COLUMBUS, Ohio—An expert in nutrition and how foods play a role in disease prevention from The Ohio State University College of Food, Agricultural, and Environmental Sciences (CFAES) is available to discuss with the media about the relationship between cancer and diet in light of the recently released study on the issue.
A study published May 22 in the JNCI Cancer Spectrum found that an estimated 80,110 new cancer cases among adults 20 and older in the United States in 2015 were associated with eating a poor diet.
The study evaluated seven dietary factors: a low intake of vegetables, fruits, whole grains, and dairy products; and a high intake of processed meats, red meats, and sugary beverages such as soda. The study also found that low whole-grain consumption followed by low dairy intake, high processed-meat intake, low vegetable and fruit intake, high red-meat intake, and high intake of sugar-sweetened beverages, were all associated with cancer nationwide.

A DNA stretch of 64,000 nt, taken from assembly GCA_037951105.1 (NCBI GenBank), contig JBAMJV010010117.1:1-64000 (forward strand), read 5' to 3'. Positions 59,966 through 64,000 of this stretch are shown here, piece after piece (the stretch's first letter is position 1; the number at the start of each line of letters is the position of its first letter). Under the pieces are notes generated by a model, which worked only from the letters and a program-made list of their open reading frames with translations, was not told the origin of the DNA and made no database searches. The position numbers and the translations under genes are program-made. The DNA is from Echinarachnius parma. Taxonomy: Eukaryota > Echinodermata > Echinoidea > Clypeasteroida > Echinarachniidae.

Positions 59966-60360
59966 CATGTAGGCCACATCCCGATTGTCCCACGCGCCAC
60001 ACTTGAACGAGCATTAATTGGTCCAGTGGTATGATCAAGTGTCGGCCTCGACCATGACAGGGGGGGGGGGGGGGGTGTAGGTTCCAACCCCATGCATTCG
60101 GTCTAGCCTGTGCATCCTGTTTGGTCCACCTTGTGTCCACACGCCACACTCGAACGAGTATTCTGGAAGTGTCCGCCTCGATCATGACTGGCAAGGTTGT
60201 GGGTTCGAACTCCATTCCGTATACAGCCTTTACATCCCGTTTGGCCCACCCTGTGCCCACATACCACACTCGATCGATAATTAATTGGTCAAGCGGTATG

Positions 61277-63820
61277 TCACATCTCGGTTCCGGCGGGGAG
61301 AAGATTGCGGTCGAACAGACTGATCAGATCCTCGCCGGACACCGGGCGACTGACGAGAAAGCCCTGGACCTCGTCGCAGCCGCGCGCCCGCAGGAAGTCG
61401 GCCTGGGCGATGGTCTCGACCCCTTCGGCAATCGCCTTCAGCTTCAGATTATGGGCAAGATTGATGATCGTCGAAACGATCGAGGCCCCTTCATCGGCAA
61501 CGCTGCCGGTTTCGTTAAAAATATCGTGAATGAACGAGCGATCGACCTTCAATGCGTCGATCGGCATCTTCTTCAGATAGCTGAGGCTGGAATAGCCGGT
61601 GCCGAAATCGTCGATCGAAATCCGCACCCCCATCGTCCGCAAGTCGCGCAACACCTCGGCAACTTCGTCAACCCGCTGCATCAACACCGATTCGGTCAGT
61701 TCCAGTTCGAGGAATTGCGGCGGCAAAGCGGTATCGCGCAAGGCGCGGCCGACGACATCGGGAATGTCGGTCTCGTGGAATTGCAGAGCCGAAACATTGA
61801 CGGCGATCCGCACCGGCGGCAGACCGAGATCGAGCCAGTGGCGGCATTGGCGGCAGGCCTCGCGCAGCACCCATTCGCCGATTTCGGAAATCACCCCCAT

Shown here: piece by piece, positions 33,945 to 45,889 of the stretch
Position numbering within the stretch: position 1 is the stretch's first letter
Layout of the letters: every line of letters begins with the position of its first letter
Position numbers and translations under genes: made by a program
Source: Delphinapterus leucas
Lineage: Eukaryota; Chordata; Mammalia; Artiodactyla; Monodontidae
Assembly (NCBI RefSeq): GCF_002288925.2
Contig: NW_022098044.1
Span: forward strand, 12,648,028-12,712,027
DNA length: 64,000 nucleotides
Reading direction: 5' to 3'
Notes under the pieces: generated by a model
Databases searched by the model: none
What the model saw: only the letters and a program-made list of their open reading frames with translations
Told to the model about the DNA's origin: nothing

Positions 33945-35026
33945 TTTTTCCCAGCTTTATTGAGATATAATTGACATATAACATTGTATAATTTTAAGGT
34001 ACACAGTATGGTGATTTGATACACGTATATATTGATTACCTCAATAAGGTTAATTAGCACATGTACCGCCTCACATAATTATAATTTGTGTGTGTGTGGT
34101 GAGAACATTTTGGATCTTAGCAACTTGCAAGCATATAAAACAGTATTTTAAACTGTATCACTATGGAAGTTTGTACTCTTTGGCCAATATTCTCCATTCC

Jessica Cooperstone, an assistant professor in both the CFAES Department of Food Science and Technology and the Department of Horticulture and Crop Science, can discuss plant foods and health promotion and disease prevention, metabolomics, analytical chemistry, liquid chromatography and mass spectrometry, and nutrition.
Cooperstone’s expertise is on components of fruits and vegetables and understanding the role these compounds may play in disease prevention.
She said the study aimed to “quantify the extent to which different dietary factors contribute to newly developed cancer cases. Their major finding was that just over 5% of cancers could be attributed to dietary influence.”
The study also found that middle-aged men and racial/ethnic minorities experienced the largest proportion of diet-associated cancer burden in the U.S.
Cooperstone can be reached at Cooperstone.firstname.lastname@example.org or 614-292-2843.